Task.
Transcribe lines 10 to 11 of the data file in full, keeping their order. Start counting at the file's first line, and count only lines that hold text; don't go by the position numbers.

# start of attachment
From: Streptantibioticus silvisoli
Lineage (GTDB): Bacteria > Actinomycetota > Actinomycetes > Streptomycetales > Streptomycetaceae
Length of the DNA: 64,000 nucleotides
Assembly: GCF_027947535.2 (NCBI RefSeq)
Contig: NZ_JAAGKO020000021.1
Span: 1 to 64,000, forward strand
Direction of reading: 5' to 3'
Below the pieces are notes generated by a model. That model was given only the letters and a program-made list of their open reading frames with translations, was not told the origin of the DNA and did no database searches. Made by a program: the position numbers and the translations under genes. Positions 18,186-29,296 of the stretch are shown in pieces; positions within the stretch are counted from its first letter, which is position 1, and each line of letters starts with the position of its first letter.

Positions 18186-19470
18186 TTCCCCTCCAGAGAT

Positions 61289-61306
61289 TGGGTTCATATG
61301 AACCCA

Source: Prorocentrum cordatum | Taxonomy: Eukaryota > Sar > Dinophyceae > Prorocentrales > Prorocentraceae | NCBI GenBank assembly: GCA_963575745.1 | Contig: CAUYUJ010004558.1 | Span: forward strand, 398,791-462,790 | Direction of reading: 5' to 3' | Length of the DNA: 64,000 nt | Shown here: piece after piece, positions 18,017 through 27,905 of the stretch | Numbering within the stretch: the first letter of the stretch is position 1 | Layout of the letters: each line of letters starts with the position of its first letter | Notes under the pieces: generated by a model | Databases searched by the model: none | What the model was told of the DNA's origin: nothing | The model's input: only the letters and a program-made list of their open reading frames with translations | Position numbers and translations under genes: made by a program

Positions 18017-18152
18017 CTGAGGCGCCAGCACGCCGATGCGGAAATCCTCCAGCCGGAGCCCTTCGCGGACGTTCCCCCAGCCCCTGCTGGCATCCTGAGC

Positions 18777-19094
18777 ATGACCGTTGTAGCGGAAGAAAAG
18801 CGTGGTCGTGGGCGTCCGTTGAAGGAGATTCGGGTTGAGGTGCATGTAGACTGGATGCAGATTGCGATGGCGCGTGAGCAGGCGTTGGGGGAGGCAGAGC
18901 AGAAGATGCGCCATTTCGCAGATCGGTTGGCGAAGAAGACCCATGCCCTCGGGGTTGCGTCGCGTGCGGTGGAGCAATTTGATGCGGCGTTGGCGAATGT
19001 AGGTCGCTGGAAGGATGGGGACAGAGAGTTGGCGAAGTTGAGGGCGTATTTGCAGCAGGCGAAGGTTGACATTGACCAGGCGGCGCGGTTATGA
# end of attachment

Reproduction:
18186 TTCCCCTCCAGAGAT

Positions 61289-61306